Period instruments used to telling effect in late Beethoven
The Strad Issue: September 2022
Description; Period instruments used to telling effect in late Beethoven
Musicians: Roel Dieltiens (cello) Andreas Staier (fortepiano)
Works: Beethoven: Cello Sonatas op.102; Bagatelles: op.119, op.126
Catalogue number: HARMONIA MUNDI HMM 902429
By presenting Beethoven’s last two cello sonatas alone, rather than as part of a cycle, Roel Dieltiens and Andreas Staier draw attention to their questing, transitory nature. Dating from 1815, they sit at the meeting point of the composer’s middle and late styles, at a time when he was distilling and streamlining his language and seeking new modes of expression, free from the prevailing rhetoric of the accompanied sonata. Dieltiens and Staier emphasise the questing nature especially of the C major Sonata (no.4), taking a quizzical approach to its oblique progress.
Read: Roel Dieltiens: CPE Bach
The choice of instruments helps. Dieltiens’s cello is a copy of a Stradivari, played with a bow modelled after John Dodd, and Staier plays a fortepiano based on an 1827 Graf, a piquant choice that comes into its own in the solo Bagatelles. In the sonatas the two sound worlds are brought closer together, their narrower amplitude (compared with modern instruments) enabling conversational equality – in the fugal section of the D major Sonata (no.5), for instance – without either ever becoming unduly dominant.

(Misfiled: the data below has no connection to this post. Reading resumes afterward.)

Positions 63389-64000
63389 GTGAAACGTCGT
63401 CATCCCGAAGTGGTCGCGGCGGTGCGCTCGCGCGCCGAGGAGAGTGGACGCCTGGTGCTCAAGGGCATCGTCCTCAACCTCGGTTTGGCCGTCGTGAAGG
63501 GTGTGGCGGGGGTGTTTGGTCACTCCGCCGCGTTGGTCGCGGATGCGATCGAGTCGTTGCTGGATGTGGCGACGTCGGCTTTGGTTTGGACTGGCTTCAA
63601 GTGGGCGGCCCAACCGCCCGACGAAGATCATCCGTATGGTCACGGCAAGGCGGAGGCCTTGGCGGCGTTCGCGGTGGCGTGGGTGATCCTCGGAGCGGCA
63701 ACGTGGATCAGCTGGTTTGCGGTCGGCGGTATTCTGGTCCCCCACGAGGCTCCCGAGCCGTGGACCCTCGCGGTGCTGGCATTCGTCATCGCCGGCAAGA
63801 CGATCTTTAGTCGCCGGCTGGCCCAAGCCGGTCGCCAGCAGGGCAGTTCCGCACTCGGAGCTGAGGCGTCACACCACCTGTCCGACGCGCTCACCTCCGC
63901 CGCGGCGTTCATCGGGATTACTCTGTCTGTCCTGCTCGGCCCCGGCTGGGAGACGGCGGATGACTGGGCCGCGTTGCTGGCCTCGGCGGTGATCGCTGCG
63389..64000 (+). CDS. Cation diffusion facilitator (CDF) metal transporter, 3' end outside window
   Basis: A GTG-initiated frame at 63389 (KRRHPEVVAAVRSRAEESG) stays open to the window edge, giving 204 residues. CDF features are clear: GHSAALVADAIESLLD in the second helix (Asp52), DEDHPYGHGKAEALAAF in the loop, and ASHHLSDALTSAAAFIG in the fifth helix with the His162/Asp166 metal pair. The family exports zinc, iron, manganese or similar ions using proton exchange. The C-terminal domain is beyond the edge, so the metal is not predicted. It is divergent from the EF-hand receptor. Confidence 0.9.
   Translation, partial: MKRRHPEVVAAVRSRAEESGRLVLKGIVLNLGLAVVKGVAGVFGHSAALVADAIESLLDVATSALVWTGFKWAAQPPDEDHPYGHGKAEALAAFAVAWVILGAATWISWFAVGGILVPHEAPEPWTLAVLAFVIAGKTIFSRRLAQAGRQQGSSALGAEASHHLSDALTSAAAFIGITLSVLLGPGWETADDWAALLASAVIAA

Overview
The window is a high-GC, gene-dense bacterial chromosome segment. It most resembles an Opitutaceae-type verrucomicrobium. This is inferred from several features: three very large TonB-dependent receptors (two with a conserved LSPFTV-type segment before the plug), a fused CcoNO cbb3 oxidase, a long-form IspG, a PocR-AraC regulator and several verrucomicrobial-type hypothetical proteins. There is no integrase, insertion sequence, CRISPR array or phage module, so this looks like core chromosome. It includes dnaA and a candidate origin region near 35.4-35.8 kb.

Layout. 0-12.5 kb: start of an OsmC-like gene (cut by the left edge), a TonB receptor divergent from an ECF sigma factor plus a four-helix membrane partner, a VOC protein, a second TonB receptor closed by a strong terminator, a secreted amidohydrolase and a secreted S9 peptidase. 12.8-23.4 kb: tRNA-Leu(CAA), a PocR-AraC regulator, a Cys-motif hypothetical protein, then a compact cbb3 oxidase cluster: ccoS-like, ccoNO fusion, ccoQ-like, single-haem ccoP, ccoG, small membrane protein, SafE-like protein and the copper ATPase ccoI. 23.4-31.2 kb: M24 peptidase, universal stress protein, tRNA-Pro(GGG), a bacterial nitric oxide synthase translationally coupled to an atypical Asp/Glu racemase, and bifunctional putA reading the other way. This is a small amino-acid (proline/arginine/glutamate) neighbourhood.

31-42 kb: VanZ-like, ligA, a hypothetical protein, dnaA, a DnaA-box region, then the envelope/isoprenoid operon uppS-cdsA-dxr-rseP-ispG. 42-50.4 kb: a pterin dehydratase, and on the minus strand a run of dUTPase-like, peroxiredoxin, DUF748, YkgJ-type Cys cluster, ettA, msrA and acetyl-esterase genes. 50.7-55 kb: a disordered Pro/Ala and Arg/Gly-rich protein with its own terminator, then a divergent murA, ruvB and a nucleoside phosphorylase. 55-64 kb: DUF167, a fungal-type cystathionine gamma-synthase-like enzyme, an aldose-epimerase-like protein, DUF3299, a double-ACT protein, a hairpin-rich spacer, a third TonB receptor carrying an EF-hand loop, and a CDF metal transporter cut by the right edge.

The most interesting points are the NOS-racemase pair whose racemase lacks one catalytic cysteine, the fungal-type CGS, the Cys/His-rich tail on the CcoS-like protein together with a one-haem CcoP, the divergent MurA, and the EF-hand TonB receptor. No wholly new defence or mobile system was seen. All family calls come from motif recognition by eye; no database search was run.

With less concern for tonal consistency across the range, the palette of colours is enhanced: hushed pianissimos from both instruments that make you hold your breath, and a panoply of cello voices ranging from gruffness to a truly singing cantabile. The microphones move in close enough to pick up some fingerboard and action noises but not so close as to limit the bloom around the two instruments. These are performances that make you listen with refreshed ears to these ever-fascinating works.